The scene was absurd to this Saudi-Qatari lobby, which became exposed: One advocate received huge sums for lectures at a mosque, and completed them through Skype when he was banned from traveling. Another advocate received huge sums in exchange for intermittent lectures at a Qatari university. And many more like that. Doha and its officials' contacts with a number of preachers have not been cut off in order to recruit or contain young people until the moment comes.
Doha did not leave anything on the land of Saudi Arabia but tried to exploit it to prepare a climate of revolution and maximize popular discontent: minorities, clubs, players, serials that broadcast utopian ideas about justice and Islamic rule, and television programs aimed at spreading freedom at all costs.
These ideas are allowed in the whole world except... in Doha.
The two Hamads had undisputed certainty that the moment of the kingdom’s fall was coming, and it must be exploited. They spent billions on these dreams. Qatar could have had its streets encrusted with diamonds, in terms of size, number, and resources, without the adventures of the two Hamads in all parts of the earth. You cannot control the world, when you cannot provide milk and food to less than half a million citizens.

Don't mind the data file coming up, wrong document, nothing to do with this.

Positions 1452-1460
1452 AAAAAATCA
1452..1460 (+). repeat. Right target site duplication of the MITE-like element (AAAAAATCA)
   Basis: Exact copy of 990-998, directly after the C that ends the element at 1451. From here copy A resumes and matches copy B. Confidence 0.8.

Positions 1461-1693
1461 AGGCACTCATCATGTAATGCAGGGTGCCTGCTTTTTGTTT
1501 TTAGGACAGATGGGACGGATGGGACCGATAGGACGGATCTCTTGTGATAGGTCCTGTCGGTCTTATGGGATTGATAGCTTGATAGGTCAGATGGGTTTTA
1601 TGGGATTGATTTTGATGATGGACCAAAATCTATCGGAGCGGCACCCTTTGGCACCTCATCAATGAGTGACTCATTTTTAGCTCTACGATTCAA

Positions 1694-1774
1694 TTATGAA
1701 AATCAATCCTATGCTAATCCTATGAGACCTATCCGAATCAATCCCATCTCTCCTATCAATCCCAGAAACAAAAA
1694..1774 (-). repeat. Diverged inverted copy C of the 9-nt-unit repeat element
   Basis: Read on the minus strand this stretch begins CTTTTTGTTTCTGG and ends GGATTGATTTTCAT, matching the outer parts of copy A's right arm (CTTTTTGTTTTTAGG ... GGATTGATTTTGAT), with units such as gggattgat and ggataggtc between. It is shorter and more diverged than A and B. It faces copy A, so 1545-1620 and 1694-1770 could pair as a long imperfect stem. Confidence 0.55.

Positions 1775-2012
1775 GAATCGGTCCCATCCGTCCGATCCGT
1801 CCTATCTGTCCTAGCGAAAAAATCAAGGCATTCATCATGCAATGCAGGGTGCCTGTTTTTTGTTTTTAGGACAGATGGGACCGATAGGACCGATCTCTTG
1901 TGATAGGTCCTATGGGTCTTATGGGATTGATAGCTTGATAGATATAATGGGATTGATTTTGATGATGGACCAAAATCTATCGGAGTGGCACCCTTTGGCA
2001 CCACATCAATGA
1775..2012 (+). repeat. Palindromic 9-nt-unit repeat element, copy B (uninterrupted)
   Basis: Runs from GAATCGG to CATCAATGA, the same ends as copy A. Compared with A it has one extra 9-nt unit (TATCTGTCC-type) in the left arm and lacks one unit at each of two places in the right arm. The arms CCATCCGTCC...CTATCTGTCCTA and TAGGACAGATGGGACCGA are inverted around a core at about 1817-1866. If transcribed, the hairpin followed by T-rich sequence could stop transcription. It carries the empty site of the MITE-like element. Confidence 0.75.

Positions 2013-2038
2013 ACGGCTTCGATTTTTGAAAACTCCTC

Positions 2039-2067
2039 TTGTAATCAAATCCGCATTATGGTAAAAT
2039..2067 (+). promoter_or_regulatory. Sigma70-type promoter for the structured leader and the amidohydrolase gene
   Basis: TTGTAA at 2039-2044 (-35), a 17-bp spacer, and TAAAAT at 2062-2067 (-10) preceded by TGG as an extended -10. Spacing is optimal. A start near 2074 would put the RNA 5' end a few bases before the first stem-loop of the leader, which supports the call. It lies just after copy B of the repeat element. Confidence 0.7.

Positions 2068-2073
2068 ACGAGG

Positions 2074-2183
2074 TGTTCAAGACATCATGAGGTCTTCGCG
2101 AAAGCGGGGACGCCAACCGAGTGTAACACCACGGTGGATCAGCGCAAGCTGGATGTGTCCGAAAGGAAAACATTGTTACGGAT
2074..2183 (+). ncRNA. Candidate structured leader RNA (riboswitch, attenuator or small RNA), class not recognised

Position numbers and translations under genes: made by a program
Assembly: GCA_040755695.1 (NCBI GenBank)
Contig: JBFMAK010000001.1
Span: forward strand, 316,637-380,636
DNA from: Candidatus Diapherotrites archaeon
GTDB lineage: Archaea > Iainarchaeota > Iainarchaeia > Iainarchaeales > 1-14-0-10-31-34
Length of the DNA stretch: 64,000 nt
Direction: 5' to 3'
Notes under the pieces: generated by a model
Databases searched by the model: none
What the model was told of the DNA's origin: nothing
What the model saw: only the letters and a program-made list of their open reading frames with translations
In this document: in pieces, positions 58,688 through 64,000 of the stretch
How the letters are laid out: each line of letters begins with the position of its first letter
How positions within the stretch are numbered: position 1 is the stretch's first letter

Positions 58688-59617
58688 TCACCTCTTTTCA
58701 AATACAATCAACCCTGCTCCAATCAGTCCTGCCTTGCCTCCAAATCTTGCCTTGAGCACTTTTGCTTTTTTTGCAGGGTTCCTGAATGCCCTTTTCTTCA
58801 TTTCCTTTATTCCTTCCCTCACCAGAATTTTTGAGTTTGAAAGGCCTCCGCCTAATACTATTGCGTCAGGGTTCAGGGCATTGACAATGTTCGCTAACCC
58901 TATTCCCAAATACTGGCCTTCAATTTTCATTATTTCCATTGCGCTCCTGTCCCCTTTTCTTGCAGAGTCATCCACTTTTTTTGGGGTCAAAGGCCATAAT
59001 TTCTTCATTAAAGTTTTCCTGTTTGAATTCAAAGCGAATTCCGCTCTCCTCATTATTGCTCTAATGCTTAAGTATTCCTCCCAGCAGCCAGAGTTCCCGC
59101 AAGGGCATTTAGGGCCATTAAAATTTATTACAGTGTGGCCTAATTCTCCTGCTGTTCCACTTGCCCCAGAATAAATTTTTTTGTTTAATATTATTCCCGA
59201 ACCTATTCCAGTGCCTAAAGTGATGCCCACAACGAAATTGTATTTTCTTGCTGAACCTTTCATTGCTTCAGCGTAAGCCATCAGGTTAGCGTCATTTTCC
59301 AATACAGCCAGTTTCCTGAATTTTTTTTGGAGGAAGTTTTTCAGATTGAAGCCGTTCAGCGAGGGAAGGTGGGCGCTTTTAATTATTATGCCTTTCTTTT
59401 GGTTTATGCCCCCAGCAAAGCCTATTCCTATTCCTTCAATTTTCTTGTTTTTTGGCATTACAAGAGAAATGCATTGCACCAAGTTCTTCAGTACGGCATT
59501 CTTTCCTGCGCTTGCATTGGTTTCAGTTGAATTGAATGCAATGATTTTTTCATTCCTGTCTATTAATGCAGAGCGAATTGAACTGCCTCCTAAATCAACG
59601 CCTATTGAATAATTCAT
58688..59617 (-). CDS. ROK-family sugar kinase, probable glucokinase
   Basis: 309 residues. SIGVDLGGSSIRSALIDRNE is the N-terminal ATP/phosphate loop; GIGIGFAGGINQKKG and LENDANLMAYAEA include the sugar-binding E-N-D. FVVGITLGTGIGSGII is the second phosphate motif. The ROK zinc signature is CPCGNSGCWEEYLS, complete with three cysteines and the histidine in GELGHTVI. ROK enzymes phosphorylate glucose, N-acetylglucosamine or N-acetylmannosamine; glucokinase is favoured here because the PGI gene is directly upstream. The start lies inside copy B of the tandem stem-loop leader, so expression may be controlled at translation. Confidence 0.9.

Qatar received a deadly hit after the courageous decision to boycott it, which was resolutely led by King Salman. It was necessary to put a point on the line. Doha is no longer able to play in all playgrounds or wear just about every hat. It shrank into its own borders and returned to its natural position.
As a simple researcher in international relations, I believe that the boycott of Qatar was the most important strategic decision of Saudi Arabia during the last decade. It is the country that has really sought, with long-term plans, to destroy the largest entity on the Arabian Peninsula and the Arab and Muslim world.
The live broadcast of Al-Jazeera, Qatar's most powerful tool, of the arrival of 3,000 cows shows the extent to which Doha was reached by the boycott.
Qatar is now paying for the psychological state of former Emir Hamad Al Thani. The intellectual and political confusion, in his imagination, is due to the struggle of heroes and roles in his perceptions.
Hamad dreams of being Omar ibn al-Khattab, Khalid bin al-Walid, Abdul Aziz bin Saud, Gamal Abdel Nasser, al-Qaqa'a ibn 'Umar, and Jifara, but the bitter truth is that after all these years, Hamad could not be anybody but Hamad... only Hamad no more.